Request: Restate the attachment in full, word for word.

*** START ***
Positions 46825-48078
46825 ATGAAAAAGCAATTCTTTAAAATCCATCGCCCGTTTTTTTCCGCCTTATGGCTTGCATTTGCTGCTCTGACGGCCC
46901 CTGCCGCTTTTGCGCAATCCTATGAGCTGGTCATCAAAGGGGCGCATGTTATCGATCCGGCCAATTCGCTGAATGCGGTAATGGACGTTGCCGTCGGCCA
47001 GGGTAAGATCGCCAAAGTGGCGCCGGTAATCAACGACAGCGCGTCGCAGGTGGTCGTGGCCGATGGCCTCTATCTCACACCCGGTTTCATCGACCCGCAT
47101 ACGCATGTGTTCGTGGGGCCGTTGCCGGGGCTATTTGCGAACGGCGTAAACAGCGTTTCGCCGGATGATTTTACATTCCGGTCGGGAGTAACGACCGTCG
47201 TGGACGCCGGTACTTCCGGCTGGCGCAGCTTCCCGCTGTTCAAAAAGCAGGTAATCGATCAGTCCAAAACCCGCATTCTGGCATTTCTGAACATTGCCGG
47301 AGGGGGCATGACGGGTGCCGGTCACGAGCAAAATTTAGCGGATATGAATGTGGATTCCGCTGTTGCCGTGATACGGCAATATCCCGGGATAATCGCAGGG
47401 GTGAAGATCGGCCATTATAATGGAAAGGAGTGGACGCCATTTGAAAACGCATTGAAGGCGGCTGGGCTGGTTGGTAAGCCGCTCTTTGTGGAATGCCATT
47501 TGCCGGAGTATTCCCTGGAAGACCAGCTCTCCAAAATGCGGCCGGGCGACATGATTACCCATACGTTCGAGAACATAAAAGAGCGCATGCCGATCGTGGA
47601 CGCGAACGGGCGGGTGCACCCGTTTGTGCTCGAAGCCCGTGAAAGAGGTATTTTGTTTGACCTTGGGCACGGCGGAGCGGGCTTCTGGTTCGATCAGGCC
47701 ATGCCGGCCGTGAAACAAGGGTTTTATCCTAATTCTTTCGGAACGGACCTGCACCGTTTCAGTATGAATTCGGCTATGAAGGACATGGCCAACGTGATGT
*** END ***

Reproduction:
Positions 46825-48078
46825 ATGAAAAAGCAATTCTTTAAAATCCATCGCCCGTTTTTTTCCGCCTTATGGCTTGCATTTGCTGCTCTGACGGCCC
46901 CTGCCGCTTTTGCGCAATCCTATGAGCTGGTCATCAAAGGGGCGCATGTTATCGATCCGGCCAATTCGCTGAATGCGGTAATGGACGTTGCCGTCGGCCA
47001 GGGTAAGATCGCCAAAGTGGCGCCGGTAATCAACGACAGCGCGTCGCAGGTGGTCGTGGCCGATGGCCTCTATCTCACACCCGGTTTCATCGACCCGCAT
47101 ACGCATGTGTTCGTGGGGCCGTTGCCGGGGCTATTTGCGAACGGCGTAAACAGCGTTTCGCCGGATGATTTTACATTCCGGTCGGGAGTAACGACCGTCG
47201 TGGACGCCGGTACTTCCGGCTGGCGCAGCTTCCCGCTGTTCAAAAAGCAGGTAATCGATCAGTCCAAAACCCGCATTCTGGCATTTCTGAACATTGCCGG
47301 AGGGGGCATGACGGGTGCCGGTCACGAGCAAAATTTAGCGGATATGAATGTGGATTCCGCTGTTGCCGTGATACGGCAATATCCCGGGATAATCGCAGGG
47401 GTGAAGATCGGCCATTATAATGGAAAGGAGTGGACGCCATTTGAAAACGCATTGAAGGCGGCTGGGCTGGTTGGTAAGCCGCTCTTTGTGGAATGCCATT
47501 TGCCGGAGTATTCCCTGGAAGACCAGCTCTCCAAAATGCGGCCGGGCGACATGATTACCCATACGTTCGAGAACATAAAAGAGCGCATGCCGATCGTGGA
47601 CGCGAACGGGCGGGTGCACCCGTTTGTGCTCGAAGCCCGTGAAAGAGGTATTTTGTTTGACCTTGGGCACGGCGGAGCGGGCTTCTGGTTCGATCAGGCC
47701 ATGCCGGCCGTGAAACAAGGGTTTTATCCTAATTCTTTCGGAACGGACCTGCACCGTTTCAGTATGAATTCGGCTATGAAGGACATGGCCAACGTGATGT